Mashie: Every morning our class has a “morning meeting,” where the kids can talk about their weekend, or what they are looking forward to in the coming week. At lunch I try to sit with them and chat. I try to make Yiddishkeit fun, so we try to do a Parsha treat every week, and hands on centers for Kriah and Kesivah activities.

Teaching is hard. What keeps you going?

Zalmy: For me, I think it’s the kids. When I’m in a classroom and I start teaching, it motivates me. I might be tired before the class, but I think the energy from the kids motivates me. I also remember that you don’t need to reinvent the wheel. It’s great to collaborate with other teachers.

Mashie: I think about how this is our Shlichus. This is what we’re here for. Thinking about that motivates me to do my best in the classroom.

What would you tell another couple who is considering making Chinuch their Shlichus?

Zalmy: It’s necessary, especially nowadays. This is our future. We’re the ones to have an impact on how these kids grow up – being a mentsh, having purpose, being a Yid. We have to give the kids today the tools they need to get through this Golus. It’s also rewarding to have an impact on a child’s life.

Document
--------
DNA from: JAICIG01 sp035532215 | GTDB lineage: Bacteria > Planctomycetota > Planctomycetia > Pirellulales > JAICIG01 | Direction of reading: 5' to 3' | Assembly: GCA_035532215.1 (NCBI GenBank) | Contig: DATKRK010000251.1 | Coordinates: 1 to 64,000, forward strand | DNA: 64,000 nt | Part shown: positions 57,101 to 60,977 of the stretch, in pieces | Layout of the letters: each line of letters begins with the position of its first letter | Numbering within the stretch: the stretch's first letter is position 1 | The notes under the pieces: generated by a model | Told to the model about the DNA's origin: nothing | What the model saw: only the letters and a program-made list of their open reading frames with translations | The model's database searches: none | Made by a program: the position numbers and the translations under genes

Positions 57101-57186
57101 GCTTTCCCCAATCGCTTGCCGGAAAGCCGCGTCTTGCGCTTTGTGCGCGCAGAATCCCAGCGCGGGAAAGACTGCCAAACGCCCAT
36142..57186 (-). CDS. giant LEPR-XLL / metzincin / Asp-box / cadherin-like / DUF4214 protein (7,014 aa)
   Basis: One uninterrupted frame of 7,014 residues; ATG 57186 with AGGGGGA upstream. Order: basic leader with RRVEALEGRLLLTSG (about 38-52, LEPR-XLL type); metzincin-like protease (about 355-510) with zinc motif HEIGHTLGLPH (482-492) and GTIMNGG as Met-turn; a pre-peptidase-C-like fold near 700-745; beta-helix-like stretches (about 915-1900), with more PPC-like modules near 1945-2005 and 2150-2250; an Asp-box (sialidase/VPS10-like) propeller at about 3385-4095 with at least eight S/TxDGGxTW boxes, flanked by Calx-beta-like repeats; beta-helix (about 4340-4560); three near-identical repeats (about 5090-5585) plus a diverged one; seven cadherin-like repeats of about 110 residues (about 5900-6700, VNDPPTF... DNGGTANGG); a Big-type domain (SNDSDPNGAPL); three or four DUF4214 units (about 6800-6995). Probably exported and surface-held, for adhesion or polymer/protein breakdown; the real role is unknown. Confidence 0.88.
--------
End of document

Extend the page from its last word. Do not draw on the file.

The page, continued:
What is your role in the community?

Mashie: We live in a community with a Chabad house, with three other Shluchim families. We feel that we are all in it together. We are part of the Shluchim of Wisconsin and attended their Kinus this year. We go to shul, we bring our kids to shul , and invite people for Shabbos. We talk to people and are there for them. Since the Shul is an older community, the congregants get great joy from seeing our kids.

We also try to do Shlichus with the families in our kids’ classes – like the moms and the kids come for playdates, especially the ones who live in Bayside, so we’re involved in outreach through the shul and through the preschool. We’re all here to do Shlichus, and we’re all one team.